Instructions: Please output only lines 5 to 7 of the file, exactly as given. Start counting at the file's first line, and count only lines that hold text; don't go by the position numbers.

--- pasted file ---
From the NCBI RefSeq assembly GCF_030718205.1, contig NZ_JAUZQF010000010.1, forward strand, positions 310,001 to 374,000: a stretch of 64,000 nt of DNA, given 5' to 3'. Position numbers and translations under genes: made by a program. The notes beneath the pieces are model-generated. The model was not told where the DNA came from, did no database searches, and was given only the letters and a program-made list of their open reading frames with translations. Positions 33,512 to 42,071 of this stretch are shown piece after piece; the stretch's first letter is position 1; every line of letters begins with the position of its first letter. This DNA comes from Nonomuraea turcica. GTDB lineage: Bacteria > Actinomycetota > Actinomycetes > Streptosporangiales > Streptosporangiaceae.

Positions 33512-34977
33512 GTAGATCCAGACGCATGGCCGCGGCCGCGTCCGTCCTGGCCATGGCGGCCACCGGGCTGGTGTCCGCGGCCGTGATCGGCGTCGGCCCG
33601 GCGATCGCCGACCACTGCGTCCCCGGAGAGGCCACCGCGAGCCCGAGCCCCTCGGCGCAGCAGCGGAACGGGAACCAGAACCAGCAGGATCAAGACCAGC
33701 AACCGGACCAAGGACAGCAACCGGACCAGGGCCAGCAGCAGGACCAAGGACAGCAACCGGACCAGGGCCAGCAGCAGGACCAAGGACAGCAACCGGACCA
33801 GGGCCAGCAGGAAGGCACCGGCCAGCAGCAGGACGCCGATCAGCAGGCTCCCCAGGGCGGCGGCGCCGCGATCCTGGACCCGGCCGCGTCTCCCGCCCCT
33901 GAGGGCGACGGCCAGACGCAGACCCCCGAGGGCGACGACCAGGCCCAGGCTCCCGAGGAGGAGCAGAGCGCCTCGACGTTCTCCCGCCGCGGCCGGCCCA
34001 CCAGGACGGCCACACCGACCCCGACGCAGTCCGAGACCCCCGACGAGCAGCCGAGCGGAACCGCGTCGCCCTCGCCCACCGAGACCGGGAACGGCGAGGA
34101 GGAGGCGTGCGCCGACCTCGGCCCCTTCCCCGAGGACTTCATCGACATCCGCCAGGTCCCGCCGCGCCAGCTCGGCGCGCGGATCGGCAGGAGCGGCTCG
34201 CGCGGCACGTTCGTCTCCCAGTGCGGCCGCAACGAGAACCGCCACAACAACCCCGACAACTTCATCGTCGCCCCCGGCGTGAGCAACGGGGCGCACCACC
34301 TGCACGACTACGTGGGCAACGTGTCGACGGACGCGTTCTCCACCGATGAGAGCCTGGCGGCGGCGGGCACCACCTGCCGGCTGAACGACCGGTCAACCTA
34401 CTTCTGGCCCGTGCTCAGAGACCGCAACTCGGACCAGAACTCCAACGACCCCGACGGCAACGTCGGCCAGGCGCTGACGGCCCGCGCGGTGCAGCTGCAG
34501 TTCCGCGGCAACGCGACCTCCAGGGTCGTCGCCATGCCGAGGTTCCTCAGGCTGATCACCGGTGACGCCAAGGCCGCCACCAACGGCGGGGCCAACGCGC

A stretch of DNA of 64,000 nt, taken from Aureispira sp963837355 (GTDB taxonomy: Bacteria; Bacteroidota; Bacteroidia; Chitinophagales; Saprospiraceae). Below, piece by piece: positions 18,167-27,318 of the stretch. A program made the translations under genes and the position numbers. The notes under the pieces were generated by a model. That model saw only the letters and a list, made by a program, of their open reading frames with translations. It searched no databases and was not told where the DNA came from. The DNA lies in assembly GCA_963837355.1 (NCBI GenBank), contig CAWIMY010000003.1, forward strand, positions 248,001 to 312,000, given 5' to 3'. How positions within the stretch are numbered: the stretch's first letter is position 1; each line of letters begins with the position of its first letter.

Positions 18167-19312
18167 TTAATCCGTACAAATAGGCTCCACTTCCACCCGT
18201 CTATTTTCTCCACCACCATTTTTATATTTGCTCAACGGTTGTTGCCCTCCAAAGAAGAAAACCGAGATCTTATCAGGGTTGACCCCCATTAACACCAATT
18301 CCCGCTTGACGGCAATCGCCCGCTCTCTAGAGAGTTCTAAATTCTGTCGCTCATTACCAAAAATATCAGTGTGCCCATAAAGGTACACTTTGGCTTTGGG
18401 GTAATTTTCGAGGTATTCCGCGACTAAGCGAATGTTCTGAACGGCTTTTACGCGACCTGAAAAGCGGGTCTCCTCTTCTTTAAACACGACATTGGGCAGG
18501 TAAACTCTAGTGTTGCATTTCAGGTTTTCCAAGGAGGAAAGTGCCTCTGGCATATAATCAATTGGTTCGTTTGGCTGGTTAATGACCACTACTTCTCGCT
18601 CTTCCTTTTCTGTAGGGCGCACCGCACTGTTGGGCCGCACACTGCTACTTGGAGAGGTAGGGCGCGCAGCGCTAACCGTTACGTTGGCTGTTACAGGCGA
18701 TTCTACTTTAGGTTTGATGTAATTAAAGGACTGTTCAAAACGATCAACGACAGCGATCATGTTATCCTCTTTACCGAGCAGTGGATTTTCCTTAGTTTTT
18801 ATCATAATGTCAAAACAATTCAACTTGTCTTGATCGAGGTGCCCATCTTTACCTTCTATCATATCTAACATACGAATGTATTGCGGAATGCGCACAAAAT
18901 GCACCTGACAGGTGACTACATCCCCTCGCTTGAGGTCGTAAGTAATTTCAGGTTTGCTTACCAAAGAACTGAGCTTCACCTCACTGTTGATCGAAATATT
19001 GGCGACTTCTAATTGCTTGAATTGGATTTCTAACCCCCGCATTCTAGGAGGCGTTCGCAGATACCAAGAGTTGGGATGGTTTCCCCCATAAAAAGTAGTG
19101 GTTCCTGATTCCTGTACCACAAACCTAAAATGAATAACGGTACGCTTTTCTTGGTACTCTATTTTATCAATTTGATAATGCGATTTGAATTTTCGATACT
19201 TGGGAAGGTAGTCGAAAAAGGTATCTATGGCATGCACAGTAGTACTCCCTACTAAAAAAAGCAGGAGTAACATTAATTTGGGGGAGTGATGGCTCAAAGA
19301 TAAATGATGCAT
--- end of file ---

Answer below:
33701 AACCGGACCAAGGACAGCAACCGGACCAGGGCCAGCAGCAGGACCAAGGACAGCAACCGGACCAGGGCCAGCAGCAGGACCAAGGACAGCAACCGGACCA
33801 GGGCCAGCAGGAAGGCACCGGCCAGCAGCAGGACGCCGATCAGCAGGCTCCCCAGGGCGGCGGCGCCGCGATCCTGGACCCGGCCGCGTCTCCCGCCCCT
33901 GAGGGCGACGGCCAGACGCAGACCCCCGAGGGCGACGACCAGGCCCAGGCTCCCGAGGAGGAGCAGAGCGCCTCGACGTTCTCCCGCCGCGGCCGGCCCA